It’s surprising that Cadillac was created from the remnants of THE FORD COMPANY. Henry Ford was in dispute with his financial investors, so he gathered up a group of confederates and left to start the Ford Motor Company.
|Henry Ford (L) and Henry Leland
The investors called in an established manufacturing expert, Henry Leland to dissolve THE FORD COMPANY and liquidate all the assets. Instead Leland convinced the investors, William Murphy and Lemuel Bowen, that something could be salvaged, and persuaded them to invest in a new car powered by his own, proven, single cylinder engine.
The Cadillac Automobile Company was registered on August 22, 1902, named after the man credited with establishing Detroit in 1701, the French explorer Antoine Laumet de la Mothe sieur de Cadillac.
The first ‘Cadillacs’ rolled out in October 1903 (and were almost a complete likeness of the Ford Model A), but when they were displayed at the New York Auto Show, Cadillac attracted 2000 orders.
The company’s reputation was based on precision engineering and the owners convinced their potential customers that Cadillac had created a new standard of excellence, and were simply better quality than their competitors.
In 1905 Cadillac Automobile Company merged with Leland and Faulconer Manufacturing to form the Cadillac Motor Company, and the new company got straight down to the business of producing unique automobiles. In 1906 it produced the first closed car with a steel roof, and then in 1908 participated in an Interchangeability Test in Britain, and won the Dewar Trophy for the most improved car of the year.
In 1909 Cadillac was acquired by General Motors and was immediately established as its ‘prestige division’, because of its precision manufacturing standards, which set a new standard for the auto industry in the United States.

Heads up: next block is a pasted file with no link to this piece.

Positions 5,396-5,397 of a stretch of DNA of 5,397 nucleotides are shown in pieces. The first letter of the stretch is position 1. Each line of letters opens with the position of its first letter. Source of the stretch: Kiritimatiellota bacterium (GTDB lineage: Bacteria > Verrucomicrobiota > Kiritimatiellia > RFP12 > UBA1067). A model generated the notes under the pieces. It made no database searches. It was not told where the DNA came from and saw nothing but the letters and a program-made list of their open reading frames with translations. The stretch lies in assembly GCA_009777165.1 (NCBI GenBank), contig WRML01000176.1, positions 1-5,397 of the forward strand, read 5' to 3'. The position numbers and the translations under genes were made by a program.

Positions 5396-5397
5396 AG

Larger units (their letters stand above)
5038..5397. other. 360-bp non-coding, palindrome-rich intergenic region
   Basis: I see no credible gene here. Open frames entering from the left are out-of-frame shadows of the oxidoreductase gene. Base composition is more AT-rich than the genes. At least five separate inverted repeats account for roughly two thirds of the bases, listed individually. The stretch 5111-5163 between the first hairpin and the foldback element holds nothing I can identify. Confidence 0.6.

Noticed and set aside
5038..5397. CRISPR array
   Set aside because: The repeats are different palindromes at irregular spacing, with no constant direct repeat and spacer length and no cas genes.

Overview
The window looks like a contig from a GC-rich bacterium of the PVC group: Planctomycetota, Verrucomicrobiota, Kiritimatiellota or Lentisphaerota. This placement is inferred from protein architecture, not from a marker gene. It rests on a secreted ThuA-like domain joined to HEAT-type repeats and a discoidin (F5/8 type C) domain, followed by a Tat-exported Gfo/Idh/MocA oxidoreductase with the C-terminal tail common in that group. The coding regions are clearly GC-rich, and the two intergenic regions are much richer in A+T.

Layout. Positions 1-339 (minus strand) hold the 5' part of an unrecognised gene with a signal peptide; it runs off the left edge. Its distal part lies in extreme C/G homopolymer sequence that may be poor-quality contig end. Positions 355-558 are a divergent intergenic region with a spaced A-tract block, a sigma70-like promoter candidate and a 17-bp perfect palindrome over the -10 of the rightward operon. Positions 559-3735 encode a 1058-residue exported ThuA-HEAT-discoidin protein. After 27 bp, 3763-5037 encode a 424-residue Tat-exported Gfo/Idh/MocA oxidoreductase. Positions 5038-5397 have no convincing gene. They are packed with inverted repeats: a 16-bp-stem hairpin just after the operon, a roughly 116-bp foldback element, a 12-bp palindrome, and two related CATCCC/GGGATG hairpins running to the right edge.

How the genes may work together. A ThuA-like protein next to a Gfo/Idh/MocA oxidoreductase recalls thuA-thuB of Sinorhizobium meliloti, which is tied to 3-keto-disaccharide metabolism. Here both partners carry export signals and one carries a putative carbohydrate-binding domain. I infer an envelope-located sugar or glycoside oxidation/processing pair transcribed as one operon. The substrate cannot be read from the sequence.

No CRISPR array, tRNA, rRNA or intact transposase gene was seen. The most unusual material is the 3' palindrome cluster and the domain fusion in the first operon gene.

Cadillac was the leader in technological advances like a complete electrical system, the steel roof, the ‘clashless’ transmission and then the development of a V8 engine.
In 1930 it introduced a 45 degree V16 engine of 7.4L with an output of 165 bhp.
Again Cadillac set new standards for the US auto industry.
Cadillac also embraced a new invention called the ‘Philips Head' screw, which would become an industry standard by 1940. Cadillac was a very forward looking company, and never more clearly evidenced than by a controversial new sales policy.
At the time a widespread policy in the industry discouraged sales to African Americans, and the head of its service division, Nick Dreystadt convinced a company committee to revoke the policy, and immediately sales increased by 70%. Dreystadt was subsequently promoted to head the Cadillac company!
By the 1950s there was no doubt in Americans' minds that Cadillac was the country's premier automobile.
There are many more instances where Cadillac was a leader and trendsetter in the US automotive industry, and I think it’s a shame that its outstanding history, achievements and past reputation are not part of the presentation of the marque today.
|Jay Leno with Cadillac Elmiraj concept car